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Integrated communications extends UC capabilities

Organizations that want to drive greater value from their unified communications deployment should look to integrate communications into other parts of their business.

Integrated communications extends the value of UC capabilities, such as messaging and video conferencing, by bringing them to other business apps. This fusion of resources drives greater productivity and supports digital transformation, according to IHS Markit analyst Diane Myers.

Organizations are turning to digital transformation to improve internal and external communications, according to Brian Gilman, vice president of product marketing at Vonage. Companies want to improve day-to-day interactions within the organization and external communication with customers. Integrated communications can enable greater collaboration with the apps brought into the network.

Internally, organizations are looking to enhance employee productivity. With integrated communications, an organization can enable click-to-call capabilities within Salesforce, for example, so employees can make a call and create a record of that call within the app. Creating a streamlined communications workflow within Salesforce aids productivity and ensures records are accurate, Gilman said in a recent webinar.

For external customers, organizations need to address their expectations for communication. Most companies only provide a certain number of communication channels, but customers want to communicate in various ways.

“They’re using their phones for SMS, self-service and email,” Gilman said. “The last thing they use a phone for is making a call.”

The more innovative companies circumvent the challenges of external communication by enabling customers to talk wherever and however they want, he said.

UCaaS and APIs support integrated communications

The path to integrated communications is paved with APIs and unified-communications-as-a-service (UCaaS) providers who offer similar capabilities.

Organizations of all sizes are adopting UCaaS to improve employee productivity and support digital transformation, Myers said. With the help of the cloud, organizations can extend UC capabilities further into their business.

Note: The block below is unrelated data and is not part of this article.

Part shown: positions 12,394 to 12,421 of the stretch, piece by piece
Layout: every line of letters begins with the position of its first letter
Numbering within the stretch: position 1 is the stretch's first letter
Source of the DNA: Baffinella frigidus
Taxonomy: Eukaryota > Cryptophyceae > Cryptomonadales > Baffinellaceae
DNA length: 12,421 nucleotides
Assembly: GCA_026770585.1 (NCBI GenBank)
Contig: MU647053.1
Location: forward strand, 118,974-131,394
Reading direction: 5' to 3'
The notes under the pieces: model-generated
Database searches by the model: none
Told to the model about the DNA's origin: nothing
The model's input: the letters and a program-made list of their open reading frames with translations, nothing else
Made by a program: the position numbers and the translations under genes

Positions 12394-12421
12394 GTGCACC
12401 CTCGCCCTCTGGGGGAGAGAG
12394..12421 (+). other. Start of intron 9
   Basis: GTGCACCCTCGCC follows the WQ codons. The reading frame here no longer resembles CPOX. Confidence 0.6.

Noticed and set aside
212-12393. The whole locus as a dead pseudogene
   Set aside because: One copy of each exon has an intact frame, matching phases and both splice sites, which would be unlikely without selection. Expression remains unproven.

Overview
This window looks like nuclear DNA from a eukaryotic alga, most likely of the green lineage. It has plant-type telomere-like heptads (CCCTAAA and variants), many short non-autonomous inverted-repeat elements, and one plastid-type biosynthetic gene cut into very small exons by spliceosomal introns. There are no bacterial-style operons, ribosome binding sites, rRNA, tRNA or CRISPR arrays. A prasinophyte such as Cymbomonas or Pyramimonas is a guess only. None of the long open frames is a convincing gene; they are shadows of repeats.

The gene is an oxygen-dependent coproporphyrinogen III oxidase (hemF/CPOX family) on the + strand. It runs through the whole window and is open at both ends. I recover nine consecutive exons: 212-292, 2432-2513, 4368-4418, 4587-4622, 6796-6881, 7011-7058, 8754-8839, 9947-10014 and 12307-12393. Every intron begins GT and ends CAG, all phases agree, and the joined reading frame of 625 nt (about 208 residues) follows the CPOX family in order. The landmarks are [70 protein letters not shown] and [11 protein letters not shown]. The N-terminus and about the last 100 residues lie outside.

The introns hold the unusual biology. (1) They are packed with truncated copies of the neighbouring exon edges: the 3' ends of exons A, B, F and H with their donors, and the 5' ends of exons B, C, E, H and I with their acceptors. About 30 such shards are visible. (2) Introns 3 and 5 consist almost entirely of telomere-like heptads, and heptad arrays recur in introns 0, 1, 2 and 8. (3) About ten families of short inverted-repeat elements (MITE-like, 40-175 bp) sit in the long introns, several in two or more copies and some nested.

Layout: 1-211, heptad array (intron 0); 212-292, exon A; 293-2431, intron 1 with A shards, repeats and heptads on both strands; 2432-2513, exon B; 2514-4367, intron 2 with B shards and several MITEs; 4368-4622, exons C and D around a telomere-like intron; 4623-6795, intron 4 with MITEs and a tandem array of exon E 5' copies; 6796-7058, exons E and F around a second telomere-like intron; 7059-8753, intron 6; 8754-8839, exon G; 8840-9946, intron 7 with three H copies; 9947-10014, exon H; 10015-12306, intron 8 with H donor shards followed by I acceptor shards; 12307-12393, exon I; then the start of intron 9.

Choosing the right vendor is an important factor for integrated communications. Organizations should evaluate UCaaS vendor capabilities, their experience with integrated communications and the security of their offerings.

“When you’re moving to integrated communications, there is a new set of capabilities you want your provider to have, especially if you don’t have it in-house,” she said.

Access to APIs also gives organizations greater flexibility to integrate UC capabilities with business apps and offers resources they may not have in-house. Organizations can develop communication tools with APIs purchased in a UC bundle or as standalone services, Gilman said.

“APIs are going to allow for hooks back into existing business apps and help enable better contextual communication,” he said.

Molding horizontal capabilities for vertical use cases

Integrated communications offers horizontal capabilities, such as SMS notifications and geofencing. Organizations can tailor these tools for vertical market needs to improve workflows, Myers said.

To determine the vertical context for integrated communications, organizations should evaluate the type of interaction between an organization and its customers, such as exchanges between a doctor and patient or financial advisor and client, Gilman said.

Organizations can then apply horizontal capabilities in a vertical manner. SMS notifications, for instance, could remind patients to refill a prescription. Or, geofencing could provide ambulances with access to electronic health records so a patient’s information is ready when arriving at a hospital.